5 Signs Your Organization is Ready for Sales Enablement Now
The way customers approach new purchases is changing and companies using traditional methods of adding more sales reps or overlay sales to increase sales may no longer be effective or practical. Selling the way your customers want while also scaling the sales organization to drive revenue and growth is challenging. Successful sales leaders are rethinking ways to optimize their current sales force and sales enablement is addressing that challenge.
But is implementing a sales enablement function the answer? Clearly it is no longer just for early adopters and enterprise level sales, and it has become much more mainstream. However, there may still be hesitation in your organization about when and if this initiative will really pay off. Investing in sales enablement is usually not a matter of if, but when. Here are five tell-tale signs that your organization is ready to make the investment with sales enablement .
1. The increased marketing budget isn’t significantly improving sales.
More conferences, leads and content don’t automatically translate to revenue. If there is a disconnect between marketing and any resulting sales – meaning the leads are not the right kind and/or the sellers are not ready to position, qualify and manage the selling conversation – the extra budget might as well be washed down the drain. Sales enablement helps align sales and marketing functions so that sellers are empowered with the content and training needed to convert more leads to customers.
2. Your reps are not spending enough hours in the week selling.
One of the only variables that can be controlled in sales is time. The goal of any organization should be to maximize the time sellers spend selling – that is, talking with prospects and customers. Any time sellers are not working on selling tasks is a forfeiture of revenue. Reducing non-selling tasks and increasing efficiency is a key priority for a sales enablement manager – this includes assessment and measurement of all non-selling tasks to see which ones can be eliminated, automated and/or delegated.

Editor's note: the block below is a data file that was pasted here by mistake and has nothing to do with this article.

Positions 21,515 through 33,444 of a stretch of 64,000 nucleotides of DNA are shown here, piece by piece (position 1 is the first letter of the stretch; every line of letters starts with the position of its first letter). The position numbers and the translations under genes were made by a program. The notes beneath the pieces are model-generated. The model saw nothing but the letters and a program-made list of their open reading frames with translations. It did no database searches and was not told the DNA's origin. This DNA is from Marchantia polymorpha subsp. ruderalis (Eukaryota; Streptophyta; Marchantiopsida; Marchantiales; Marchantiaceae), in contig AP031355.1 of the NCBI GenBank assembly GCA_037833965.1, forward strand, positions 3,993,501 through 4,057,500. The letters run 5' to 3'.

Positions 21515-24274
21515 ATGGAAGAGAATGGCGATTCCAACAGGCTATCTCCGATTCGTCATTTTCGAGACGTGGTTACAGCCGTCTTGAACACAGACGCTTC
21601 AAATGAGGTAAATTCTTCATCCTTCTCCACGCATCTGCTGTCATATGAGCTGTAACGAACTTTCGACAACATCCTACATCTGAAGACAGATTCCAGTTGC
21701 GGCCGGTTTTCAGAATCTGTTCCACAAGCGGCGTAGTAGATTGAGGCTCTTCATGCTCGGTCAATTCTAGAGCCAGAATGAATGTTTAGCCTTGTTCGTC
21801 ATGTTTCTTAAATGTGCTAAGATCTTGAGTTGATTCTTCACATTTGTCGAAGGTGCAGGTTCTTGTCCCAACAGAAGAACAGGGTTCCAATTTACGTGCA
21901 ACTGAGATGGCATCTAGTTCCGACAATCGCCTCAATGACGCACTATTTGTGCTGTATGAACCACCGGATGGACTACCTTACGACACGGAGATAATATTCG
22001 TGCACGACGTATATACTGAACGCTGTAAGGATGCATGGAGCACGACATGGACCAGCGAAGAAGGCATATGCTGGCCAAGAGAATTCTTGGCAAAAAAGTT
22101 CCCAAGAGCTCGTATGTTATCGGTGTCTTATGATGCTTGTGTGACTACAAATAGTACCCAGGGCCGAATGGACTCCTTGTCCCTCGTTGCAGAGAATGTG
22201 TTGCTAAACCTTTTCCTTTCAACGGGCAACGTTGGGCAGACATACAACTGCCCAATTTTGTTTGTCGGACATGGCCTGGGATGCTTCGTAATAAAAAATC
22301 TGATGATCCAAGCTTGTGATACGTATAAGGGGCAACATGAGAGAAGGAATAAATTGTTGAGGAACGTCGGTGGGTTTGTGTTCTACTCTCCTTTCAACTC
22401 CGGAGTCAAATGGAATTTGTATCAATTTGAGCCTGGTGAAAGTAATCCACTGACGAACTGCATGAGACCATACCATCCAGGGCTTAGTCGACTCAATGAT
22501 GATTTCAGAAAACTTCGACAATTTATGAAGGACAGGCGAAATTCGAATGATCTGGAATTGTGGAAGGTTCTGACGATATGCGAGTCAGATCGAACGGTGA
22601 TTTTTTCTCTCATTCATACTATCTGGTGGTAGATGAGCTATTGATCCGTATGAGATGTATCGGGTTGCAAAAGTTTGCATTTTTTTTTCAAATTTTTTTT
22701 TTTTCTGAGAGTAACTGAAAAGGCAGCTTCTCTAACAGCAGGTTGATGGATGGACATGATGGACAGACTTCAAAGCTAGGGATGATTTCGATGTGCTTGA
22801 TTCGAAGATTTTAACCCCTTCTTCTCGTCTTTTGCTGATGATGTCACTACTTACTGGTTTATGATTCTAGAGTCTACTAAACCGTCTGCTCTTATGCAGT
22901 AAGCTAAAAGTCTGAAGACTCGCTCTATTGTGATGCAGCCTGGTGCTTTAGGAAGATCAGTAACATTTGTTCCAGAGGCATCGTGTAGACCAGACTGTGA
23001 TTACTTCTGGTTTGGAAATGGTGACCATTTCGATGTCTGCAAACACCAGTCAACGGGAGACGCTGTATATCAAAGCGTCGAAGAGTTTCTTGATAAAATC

3. The majority of new reps have trouble ramping to first dollar and quota.
Each new hire is a big investment. Without an effective onboarding and ramp program, it takes companies longer to reach the ROI on each hire. A sales enablement manager takes the lead in creating a consistent sales onboarding and training experience that is rigorous and data driven. He/she aligns the product marketing, sales skills training, process and measurement to ensure your new hires ramp as fast as possible and/or you are able to spot the ones who won’t in advance.
4. Your sales team is selling more on price than value.
Is your average revenue per contract flat and/or decreasing? As competition mounts and/or products mature in market, it’s not uncommon for products to start to be perceived as commoditized. Sales enablement can help to offset this perception by ensuring better cross-team collaboration – helping the marketing team get balanced input from the field to improve messaging, insights and differentiation. By helping the sales organization up-level value selling skills through training. And, ensuring data is being captured so management has the insight it needs to make smart decisions and continuously improve.
5. Your organization has aggressive growth goals.
Your organization is growing fast and/or has high growth goals. It’s looking to the sales organization to increase revenue via additional sales hires and/or increase quotas per rep. Either tactic without a sales enablement strategy is an inefficient use of capital likely to produce disappointing results. Sales enablement is the connection or glue to align marketing, sales and training – to ensure teams are well aligned and supported to achieve such improvements.
It is easy to resist change – especially when things are running relatively smoothly. However, the art in business is knowing when to move forward to new technology or new ideas – before something breaks or you’ve already lost your market edge. The most successful leaders are always eyeing the future and actively looking to stay ahead of the competition with better ways of doing things. Whether your organization has just one or all five of these signs, sales enablement in some form is the way of the future.
After 20 years in sales, Amy Volas is finally seeing startups embrace the idea of hiring women on their sales teams. But the reality is that these cultures still aren’t very attractive to women. Find out what can be done to change that.
Stripe is a company built by developers, for developers. As they’ve grown, they understand that developer sales isn’t about selling in a traditional sense. Stripe’s Head of Revenue & Growth explains how they enable developers to try the product before they commit to a contract.
When it comes to sales coaching, you don’t get an A for effort. Here are 4 questions you need to be asking to make 1:1s productive every time.